The Rolling Stones – Last Dance (Moonchild Records)

The Rolling Stones, ‘Last Dance’ (Moonchild Records)

Disk 1 – Introduction / Start Me Up / Bitch / Sad Sad Sad / Undercover Of The Night / Harlem Shuffle / Tumbling Dice / Miss You / Ruby Tuesday / Angie / Rock and a Hard Place / Mixed Emotions / Honky Tonk Women / Midnight Rambler (68:03)

Disk 2 – You Can’t Always Get What You Want / Little Red Rooster / Before They Make Me Run / Happy / Paint It, Black / 2000 Light Years From Home / Sympathy For The Devil / Gimme Shelter / It’s Only Rock n’ Roll / Brown Sugar / (I Can’t Get No) Satisfaction / Jumpin’ Jack Flash (69:07)

Recorded live at the Memorial Coliseum, Los Angeles, CA. 22nd October, 1989. 

That Mike Millard is famed for capturing solid takes on shows from the 70’s is great but I still get a kick from the fact that he was still taping a lot further in to his life than we generally remember – This Rolling Stones show is a case in point – captured at the Memorial Coliseum, Los Angeles in October, ‘89, Mike took his rig to the show to capture one of the big comeback tour gigs. 

Yes, maybe the Stones were edging on semi-parody by this time but they were still pushing at the edges of classicism, the hot ticket of rock, this was ‘reunion-mania’ before the term really started to take off – to see the Glimmer Twins back together on stage again was more than enough balm for the 40-something rockers who had grown up with their sound and for the as-yet-undisenfranchised youth who were interested in the ageing lotharios legacy.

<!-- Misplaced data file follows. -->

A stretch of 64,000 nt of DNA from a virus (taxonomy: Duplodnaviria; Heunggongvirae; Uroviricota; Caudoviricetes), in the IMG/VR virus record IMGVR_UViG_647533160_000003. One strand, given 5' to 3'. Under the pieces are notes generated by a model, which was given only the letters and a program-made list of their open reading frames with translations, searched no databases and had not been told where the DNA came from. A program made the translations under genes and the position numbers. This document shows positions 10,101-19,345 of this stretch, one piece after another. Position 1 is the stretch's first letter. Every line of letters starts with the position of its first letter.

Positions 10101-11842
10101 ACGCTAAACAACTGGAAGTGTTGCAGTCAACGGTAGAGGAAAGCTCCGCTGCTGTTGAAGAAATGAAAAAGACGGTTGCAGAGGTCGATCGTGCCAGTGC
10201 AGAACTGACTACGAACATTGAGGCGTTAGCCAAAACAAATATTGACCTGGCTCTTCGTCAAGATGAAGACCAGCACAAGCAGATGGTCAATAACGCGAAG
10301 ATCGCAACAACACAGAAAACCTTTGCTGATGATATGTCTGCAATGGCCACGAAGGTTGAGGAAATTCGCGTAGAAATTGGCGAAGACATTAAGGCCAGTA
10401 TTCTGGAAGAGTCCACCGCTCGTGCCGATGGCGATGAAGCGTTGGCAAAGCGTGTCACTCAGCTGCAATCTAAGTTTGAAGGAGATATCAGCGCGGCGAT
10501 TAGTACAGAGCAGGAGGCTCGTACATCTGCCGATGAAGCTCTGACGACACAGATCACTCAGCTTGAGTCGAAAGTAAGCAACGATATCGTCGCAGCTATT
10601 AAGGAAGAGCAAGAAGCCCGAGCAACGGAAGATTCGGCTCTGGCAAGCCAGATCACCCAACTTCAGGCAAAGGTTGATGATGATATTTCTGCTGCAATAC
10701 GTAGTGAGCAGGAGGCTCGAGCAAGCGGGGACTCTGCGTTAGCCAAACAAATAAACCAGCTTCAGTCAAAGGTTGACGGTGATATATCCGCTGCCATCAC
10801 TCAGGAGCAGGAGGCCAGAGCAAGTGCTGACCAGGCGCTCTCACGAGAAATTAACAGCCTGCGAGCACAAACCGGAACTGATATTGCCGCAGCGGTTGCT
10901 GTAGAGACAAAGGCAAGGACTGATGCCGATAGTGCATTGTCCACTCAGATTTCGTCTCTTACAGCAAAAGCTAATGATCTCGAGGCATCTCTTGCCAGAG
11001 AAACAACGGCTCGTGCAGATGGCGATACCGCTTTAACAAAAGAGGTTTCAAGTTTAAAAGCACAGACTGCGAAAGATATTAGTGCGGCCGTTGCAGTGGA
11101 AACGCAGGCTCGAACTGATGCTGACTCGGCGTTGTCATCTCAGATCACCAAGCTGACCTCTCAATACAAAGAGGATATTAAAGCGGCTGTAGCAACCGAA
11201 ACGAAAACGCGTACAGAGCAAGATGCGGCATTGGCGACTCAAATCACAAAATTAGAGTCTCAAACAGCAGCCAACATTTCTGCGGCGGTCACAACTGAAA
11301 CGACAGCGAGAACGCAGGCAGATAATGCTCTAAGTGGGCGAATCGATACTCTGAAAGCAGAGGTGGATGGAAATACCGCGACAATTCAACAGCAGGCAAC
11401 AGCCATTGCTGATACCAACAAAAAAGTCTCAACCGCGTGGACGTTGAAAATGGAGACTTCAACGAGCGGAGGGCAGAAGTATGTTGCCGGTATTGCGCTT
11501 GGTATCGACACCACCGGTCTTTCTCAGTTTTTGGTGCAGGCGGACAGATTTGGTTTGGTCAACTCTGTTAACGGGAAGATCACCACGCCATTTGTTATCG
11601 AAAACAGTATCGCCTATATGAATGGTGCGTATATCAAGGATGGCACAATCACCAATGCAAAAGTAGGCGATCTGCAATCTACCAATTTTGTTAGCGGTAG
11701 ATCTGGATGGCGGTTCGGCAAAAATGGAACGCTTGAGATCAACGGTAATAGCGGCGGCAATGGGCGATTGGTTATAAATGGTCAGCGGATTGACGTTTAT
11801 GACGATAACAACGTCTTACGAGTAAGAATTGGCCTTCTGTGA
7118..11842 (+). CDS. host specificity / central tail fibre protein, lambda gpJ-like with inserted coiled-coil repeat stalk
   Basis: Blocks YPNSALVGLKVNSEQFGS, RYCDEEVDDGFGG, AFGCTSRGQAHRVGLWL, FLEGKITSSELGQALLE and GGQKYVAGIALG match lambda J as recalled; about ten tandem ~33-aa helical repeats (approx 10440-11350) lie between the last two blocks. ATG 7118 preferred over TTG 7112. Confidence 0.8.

The set list is, as you can see, a mixed bag – Huddles of classic tracks surround the Stone’s mid to late 80’s output. Dependent on your favour / temperance for the “Steel Wheels” era, you’ll find them easy to skip over should you wish but I’d certainly suggest you give them a go. 

Not everything that Mike committed to tape was gold however and, despite the exclusivity of this tape, it’s maybe not always going to be the go-to for your ‘89 needs. The sound is a little distant – EQing it raises Bill’s bass a little better, Charlie’s drumming can be a little tinny sounding sometimes, there’s a good amount of audience participation as well – Though maybe I’m damning it a little too much, it’s perfectly serviceable, no soundboard, obviously but you could always rely on the Stones official releases for those. It’s a good show too for it’s era. 

The Moonchild record packaging is simple and scant but dresses up the packaging nicely (The typos on the set list on the back are a little unfortunate but as much as we know these tracks, it wouldn’t matter if they were written backwards, the brain kicks in to read them as we know them) 

A nice pick up, especially from this cool little inexpensive label – Recommended for it’s budgetary price and availability as opposed to it’s sound but if you have a space open for it, you could do far worse. 

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